Thursday, 27 May 2010

TV character development

With Lost having come to a close early this week, let's talk television. So stories are all about characters and their development. In a film, the big question is - what can the character do at the end that they were unable to do at the beginning? In other words - how have they changed?

In TV, however, this doesn't apply. Rather, the non-development of a character is what the show depends on.Let's say your character is someone who fights aliens for a living. If, after season 1, they no longer want or need to fight aliens, then they have developed, yes, but there is no story left to tell.

Or, perhaps a character's defining trait is the need to unravel the mystery behind a world-wide blackout that leaps to a particular date. If that date comes and goes, then there's nothing left for him to do. FlashForward got axed a bit ago btw.....

Movies tell us about a small, defining part of a person's life (the moment they realise they are The One, the moment a cyborg comes back in time to kill them, the moment a Roman General is thrown into slavery etc). But in TV, we get several years (hopefully) of a character's experience - what we care about is their day-to-day activities in whatever field they belong.

As a wise man once said:
In the end, we are all who we are, no matter
how much we may appear to have changed.

- Rupert Giles, Buffy the Vampire Slayer.
So with TV depending on characters not changing, how can they be developed without becoming boring?

A character doesn't have to change the fundamental traits of themselves in order to develop. We all change as people throughout our lives, but I don't ever stop wanting to be a writer. Likewise, the doctor may leave her husband, rob a bank and win the lottery, but they never stop being a doctor.

One character that changed dramatically in Buffy/Angel is Wesley. He joined Buffy season 3 as a jittery, comical uber-embarrassing version of Giles. But by the finale of Angel season 5 (6 years later) he'd become a Rogue Demon Hunter, betrayed everyone's trust, kidnapped his best friend's son, been exiled by the group, led the group, had his throat slit, shot and killed his father (kind of) and held the love of his life in his arms while she died, not to mention battle all manner of grizzly demons, including a particularly nasty warlock.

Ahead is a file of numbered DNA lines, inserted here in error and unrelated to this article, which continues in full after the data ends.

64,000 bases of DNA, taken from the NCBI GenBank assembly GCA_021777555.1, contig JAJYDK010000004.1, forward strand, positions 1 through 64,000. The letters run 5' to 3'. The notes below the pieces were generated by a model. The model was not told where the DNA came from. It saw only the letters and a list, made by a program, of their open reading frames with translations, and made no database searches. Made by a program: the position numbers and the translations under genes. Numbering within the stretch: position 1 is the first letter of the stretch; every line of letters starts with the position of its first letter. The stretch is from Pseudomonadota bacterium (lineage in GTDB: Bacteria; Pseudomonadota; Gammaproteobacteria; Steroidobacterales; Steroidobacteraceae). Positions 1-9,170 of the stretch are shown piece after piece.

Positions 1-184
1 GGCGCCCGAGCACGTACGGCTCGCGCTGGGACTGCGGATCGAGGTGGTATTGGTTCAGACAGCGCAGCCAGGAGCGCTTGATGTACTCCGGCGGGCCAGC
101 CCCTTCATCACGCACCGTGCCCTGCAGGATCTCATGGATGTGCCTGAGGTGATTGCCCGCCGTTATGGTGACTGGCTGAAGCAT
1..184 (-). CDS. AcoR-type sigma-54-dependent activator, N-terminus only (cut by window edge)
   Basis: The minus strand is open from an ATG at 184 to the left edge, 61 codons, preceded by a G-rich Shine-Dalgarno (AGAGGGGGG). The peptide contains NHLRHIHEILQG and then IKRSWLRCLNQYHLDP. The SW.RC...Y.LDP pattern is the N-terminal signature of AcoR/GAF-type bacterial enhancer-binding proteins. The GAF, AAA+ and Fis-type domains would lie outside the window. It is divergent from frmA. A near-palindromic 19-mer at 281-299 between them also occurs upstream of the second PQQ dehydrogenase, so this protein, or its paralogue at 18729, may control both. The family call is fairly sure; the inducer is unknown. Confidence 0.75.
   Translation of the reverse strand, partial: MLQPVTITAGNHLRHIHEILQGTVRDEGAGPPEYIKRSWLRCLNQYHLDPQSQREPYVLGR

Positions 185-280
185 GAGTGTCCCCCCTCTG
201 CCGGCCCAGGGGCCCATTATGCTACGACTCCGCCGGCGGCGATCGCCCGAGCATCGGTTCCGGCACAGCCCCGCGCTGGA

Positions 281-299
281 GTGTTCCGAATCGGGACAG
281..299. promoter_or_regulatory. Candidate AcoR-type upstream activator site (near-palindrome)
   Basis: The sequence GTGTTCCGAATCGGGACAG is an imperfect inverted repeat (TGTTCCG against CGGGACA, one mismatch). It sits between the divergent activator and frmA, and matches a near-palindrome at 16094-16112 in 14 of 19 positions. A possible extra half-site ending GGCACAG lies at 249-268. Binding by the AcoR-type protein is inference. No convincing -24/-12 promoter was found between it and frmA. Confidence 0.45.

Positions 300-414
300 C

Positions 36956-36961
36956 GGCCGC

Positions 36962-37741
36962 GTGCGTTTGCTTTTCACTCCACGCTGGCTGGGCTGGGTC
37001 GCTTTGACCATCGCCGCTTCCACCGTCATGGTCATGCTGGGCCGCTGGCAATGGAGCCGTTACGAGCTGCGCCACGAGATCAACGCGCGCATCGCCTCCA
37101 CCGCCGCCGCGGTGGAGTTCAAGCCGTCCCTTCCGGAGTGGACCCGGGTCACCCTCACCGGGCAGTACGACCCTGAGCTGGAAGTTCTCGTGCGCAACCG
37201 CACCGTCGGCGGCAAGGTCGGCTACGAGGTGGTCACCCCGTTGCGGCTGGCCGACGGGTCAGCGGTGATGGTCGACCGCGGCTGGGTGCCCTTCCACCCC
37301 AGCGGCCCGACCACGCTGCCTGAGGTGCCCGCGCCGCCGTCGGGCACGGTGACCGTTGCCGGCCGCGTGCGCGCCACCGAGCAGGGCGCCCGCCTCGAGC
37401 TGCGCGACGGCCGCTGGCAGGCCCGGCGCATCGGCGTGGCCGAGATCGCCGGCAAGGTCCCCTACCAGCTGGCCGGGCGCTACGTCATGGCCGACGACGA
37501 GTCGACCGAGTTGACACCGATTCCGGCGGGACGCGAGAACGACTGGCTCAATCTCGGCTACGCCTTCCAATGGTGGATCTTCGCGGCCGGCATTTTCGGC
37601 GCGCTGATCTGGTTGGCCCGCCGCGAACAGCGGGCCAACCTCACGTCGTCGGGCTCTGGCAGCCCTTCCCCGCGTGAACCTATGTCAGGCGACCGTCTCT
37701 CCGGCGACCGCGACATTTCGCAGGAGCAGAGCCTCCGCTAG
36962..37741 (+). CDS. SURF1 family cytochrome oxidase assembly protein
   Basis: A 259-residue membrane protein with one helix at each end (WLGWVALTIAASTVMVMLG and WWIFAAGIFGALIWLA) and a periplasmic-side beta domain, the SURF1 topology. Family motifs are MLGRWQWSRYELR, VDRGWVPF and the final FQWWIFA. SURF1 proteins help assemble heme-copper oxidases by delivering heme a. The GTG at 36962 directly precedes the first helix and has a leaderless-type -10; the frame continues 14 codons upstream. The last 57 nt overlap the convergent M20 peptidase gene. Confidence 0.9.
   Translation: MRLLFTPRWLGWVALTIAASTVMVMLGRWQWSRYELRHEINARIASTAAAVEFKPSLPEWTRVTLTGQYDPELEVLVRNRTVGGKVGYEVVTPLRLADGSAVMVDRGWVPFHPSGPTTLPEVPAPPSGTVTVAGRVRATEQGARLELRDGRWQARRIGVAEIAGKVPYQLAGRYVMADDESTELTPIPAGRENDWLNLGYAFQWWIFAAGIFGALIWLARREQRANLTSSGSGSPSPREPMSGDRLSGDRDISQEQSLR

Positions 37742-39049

Upon being faced with a tough decision, Buffy season 1 Wesley would have run to help. Whereas Angel season 5 Wesley would have made the call, regardless of the consequences.

Supernatural's Dean Winchester hasn't changed that much over 4 and a half seasons in personality; his key trait (the way he mouths off at absolutely every demon around with a devil-may-care persona) remains, but I can't be the only person noticing differences in his 'I'll have sex whenever possible' attitude and the way he treats the sacred Chevy Impala. It's almost as if something happened to him to put everything into perspective. Can't for the life of me think what it is.......

Angel (in his self-titled show) needs to do what he does in order to repent for his sins. Along the way, he hopes to earn that redemption and (possibly) turn human - that's part of the drive from season 2 onwards. So if we suddenly realise that Angel will never find redemption or he signs away any chance of regaining his "once precious humanity", then there is no drive and, therefore, no show.

Dexter's hero has a need to kill - if that ever goes away, there will be no fuel for the show. He's changed over the years, taking new approaches to his "Dark Passenger" but his primary desire remains the same.

So obviously characters do change over the course of a TV show, but what is key is their continued development. You can change a character as much as you like, but what you have to do is make the audience keep watching in order to see:
a) how that change affects not only themselves, but also the other characters. And...
b) what change comes next.

Comments? How do you change a character enough to be interesting, but avoid resolving the key conflict that makes the show function?

1 comment:

hels said...

That's really interesting, I'd never really thought about that difference in how to craft characters [I got here when I was looking for character comparison pictures re: Angel ensemble btw]. I guess there are a few other rules of the art of changing characters in TV, honesty of cause and effect for one; Wesley's arc is brilliantly written, in no small part because toughening up is more logical and more believable in a life like that, so he is a more engrossing character the more his dangerous life made things and himself unpleasant. It was a great and complementary choice to go dark across the later series' of Angel.

With other characters, I guess theres some characters who change dramatically if the cause and effect of that change is sincere. Spike changes dramatically in both actions and goals, but where the effect in him is a change in goals and ethos, the cause was often a force beyond his control or expectation [such as the chip, the discovery that he could still hurt demons, the soul; the same could have been said if he had 180 changed and become human again]. So you've got to build up to a change in character orientation with consistent cause and effect. With both film and TV what stands out more is inconsistency in a vaccuum; no pivot or catalyst in the events surrounding it.

It's got me pondering a lot about characters, and the sustained approach to TV...